Episode 438 of the CMP, a Creativity Matters Podcast — drawing stick figures, dip pens, the 100 Day Project, the path to a dream, and more.
This episode hinges on a recurring sense that I am stuck behind my eyeballs and can’t turn just plop my eyeballs out in space and draw myself (or something envisioned). It’s a strange sentiment, but recurring sentiments sometimes are strange and even nonsensical. Needing to draw a tiny (really tiny) stick figure “walking” for something in my illustrated journal recently threw me for a loop.
A stick figure seems simple Little kids draw all kinds of pictures with stick figures. Maybe it has a head, a single-line body, two arms, and two legs. But how those two arms and legs get positioned remains an impossible puzzle in my head. I think about this a lot.
Note – as I did say in this show, I don’t really “want” to draw stick figures. I don’t have ambitions to draw a book of stick figures. But extrapolating out from this, the inability to visualize how the lines work for a stick figure seems intrinsic to difficulties being able to draw other kinds of characters, scenes, moments, and people from my head.
Update – this show was recorded about the problem. Practicing may be a valid and obvious solution and one that has to be fit in if it really matters – or if the dream really matters. There is a niggling voice worming around in my head that knows that sometimes, our dreams are ones that just need to be let go, that somehow are malformed in and of themselves. For now, I’m listening instead to the wisdom of growth mindset. I drew a bunch of a single figure last night, all in seated positions. I used a reference, but I’m going to just continue to do this, reminding myself that it’s easy to be frustrated by a weak skill (or the sense that something that should be innate is not), but the only way to make a difference is to practice.
What do you have to put aside when you are going for your dream?
Circles, Dip Pen, and the 100 Day Project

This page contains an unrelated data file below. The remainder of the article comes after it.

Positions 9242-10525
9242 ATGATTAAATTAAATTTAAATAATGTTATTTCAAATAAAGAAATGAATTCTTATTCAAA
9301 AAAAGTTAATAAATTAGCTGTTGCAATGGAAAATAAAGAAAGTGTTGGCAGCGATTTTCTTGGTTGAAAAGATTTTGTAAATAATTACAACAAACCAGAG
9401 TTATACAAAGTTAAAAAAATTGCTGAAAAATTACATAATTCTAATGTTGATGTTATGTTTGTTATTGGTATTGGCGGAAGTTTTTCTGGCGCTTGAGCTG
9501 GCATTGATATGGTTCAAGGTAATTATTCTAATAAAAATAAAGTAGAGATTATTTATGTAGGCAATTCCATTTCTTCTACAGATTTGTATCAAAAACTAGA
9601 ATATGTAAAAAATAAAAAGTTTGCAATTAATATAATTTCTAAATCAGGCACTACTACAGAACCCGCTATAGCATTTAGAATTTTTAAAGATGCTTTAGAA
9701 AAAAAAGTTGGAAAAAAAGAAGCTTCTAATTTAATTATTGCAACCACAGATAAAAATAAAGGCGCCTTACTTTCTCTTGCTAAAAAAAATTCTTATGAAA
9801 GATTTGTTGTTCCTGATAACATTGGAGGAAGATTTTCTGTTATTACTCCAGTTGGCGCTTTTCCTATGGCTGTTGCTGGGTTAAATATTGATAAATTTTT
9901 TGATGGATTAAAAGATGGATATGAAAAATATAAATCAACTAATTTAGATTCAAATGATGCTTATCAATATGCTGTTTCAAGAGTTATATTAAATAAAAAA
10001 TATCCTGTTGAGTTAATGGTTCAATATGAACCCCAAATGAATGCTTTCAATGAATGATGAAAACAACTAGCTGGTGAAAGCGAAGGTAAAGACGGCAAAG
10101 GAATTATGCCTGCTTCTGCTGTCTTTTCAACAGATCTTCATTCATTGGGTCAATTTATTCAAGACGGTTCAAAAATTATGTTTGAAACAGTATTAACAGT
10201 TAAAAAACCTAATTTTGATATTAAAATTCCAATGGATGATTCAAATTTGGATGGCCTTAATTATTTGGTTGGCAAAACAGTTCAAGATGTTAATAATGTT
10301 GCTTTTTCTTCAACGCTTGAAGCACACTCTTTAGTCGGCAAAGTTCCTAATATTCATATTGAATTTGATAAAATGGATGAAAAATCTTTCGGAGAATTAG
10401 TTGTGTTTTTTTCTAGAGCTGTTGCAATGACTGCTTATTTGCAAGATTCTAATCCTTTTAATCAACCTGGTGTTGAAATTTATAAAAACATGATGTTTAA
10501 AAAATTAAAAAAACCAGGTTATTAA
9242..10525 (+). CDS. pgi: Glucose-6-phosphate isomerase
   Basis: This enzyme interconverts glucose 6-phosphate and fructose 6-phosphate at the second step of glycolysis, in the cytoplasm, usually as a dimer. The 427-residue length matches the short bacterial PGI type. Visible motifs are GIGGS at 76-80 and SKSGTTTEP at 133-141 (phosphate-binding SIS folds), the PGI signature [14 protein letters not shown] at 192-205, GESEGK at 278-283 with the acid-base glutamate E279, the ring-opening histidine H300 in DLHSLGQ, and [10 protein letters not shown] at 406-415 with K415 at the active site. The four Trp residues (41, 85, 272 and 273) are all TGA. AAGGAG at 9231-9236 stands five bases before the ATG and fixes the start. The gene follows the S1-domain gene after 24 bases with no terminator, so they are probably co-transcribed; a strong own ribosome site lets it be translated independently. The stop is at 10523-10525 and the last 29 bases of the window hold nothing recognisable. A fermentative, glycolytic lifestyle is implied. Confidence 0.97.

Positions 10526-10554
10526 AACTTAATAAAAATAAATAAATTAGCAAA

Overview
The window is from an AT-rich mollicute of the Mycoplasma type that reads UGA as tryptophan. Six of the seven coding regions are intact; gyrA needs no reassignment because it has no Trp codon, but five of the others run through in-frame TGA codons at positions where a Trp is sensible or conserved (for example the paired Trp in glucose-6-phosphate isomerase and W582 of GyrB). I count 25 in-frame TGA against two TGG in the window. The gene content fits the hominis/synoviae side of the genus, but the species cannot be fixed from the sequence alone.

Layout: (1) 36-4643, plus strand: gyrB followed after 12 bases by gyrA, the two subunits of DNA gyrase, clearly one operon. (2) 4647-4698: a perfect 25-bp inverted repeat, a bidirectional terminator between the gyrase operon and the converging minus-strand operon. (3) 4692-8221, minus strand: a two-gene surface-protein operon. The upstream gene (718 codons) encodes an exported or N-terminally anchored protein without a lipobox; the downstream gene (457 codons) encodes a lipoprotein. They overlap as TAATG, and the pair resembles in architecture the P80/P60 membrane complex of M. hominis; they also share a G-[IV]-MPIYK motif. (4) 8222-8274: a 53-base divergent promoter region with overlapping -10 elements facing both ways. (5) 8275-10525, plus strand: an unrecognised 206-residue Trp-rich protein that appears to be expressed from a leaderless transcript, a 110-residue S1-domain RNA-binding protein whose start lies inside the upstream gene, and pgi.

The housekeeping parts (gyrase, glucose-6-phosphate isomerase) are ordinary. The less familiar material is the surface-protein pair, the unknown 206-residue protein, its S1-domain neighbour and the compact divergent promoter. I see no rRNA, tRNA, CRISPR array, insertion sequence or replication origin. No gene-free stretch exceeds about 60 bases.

I didn’t go in-depth in this show about the two 100 Day Projects I started. They involve “circles” and “dip pen” for 100 days. I envisioned the projects separately. But they have ended up being combined on most days. This is largely due to the way dip pen is working. I hope to talk more about these later, but I am sharing regularly at Instagram. (Most of my work on the 100 Day Project is also being funneled into my #illustrateyourweek journal pages. I didn’t totally expect that my illustrated journal would become “mostly” circles, but that may be what happens for these three months. I’m just letting each night’s bit of drawing happen and letting circles appear in whatever way feels right as I experiment with them for layout and as containers for drawing, quotes, documentation, and mindfulness.)
(The 100 Day Project started January 31. This very long post goes through a few of the options I considered and how I think about this project.)
I mentioned two books at the end, and I probably should have removed those mentions! I didn’t give the title of the first book yet. The second is one that probably doesn’t belong on this show, but it is a book that struck me profoundly in the writing itself, in the detail and memory (in a book that is also about a loss of memory). Know My Name is a powerful (and very brave) book and was such a compelling reading experience for me.
Listen to Episode 438
This episode is available in many of your favorite podcast players.
Mentioned in this Episode (or Related)
- Episode 426: Dip It
- Episode 308: Mapping Time
- Episode 310: Blocking Time
- Episode 311: Tracking Time
- Episode 305: Doodle Bug
- Exit Games – a good one to start with is The Abandoned Cabin (or, with younger players, something like The Enchanted Forest)
- Thinking about the 100 Day Project 2021
- One Color a Day Sketchbook (by Courtney Cerruti)
- Face Blind (by Oliver Sacks, The New Yorker)
- Know My Name: A Memoir (by Chanel Miller)
- Notes on large format sketchbooks
- ROYGBIV supplies: red, orange, yellow, green, blue, indigo, violet
- Uni-Gel Alpha Shaker pencil (mine is listed as “slightly firm” – but it’s super cushy; they do come in other softness/hardness ratings. I really do love this shaker!)
- Pentel Hi-Polymer Block Eraser, Large, White (these things disappear like socks; you can never have too many white erasers lying around)
- Moleskine Art Sketchbook (what I’m using for regular drawing and my illustrated journal)
- Moleskine Art Sketchbook — the REALLY big one — A3 (11.75″ x 16.5″)
- Platinum Carbon Black ink (what’s in my fountain pen)
- Sktchy app for inspiration photos
- Micron 08 (larger nib good for thicker lines or filling in small-medium spaces)
- Micron 01 (favorite for drawing)
- Micron Sampler
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- Try Creative Bug with the Living a More Creative Life: 30 Ways in 30 Days class
- Guitar music: Nicholai Heidlas on SoundCloud